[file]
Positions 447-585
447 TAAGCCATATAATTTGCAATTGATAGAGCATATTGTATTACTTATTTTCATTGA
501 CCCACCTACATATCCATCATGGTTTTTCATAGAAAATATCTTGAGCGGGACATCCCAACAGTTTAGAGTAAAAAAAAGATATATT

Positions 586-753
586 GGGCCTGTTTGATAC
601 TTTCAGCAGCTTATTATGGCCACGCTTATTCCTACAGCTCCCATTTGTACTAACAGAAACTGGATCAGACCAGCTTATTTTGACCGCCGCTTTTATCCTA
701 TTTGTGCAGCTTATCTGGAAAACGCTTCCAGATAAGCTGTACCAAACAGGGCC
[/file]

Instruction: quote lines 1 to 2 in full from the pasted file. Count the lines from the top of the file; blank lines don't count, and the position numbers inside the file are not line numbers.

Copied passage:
Positions 447-585
447 TAAGCCATATAATTTGCAATTGATAGAGCATATTGTATTACTTATTTTCATTGA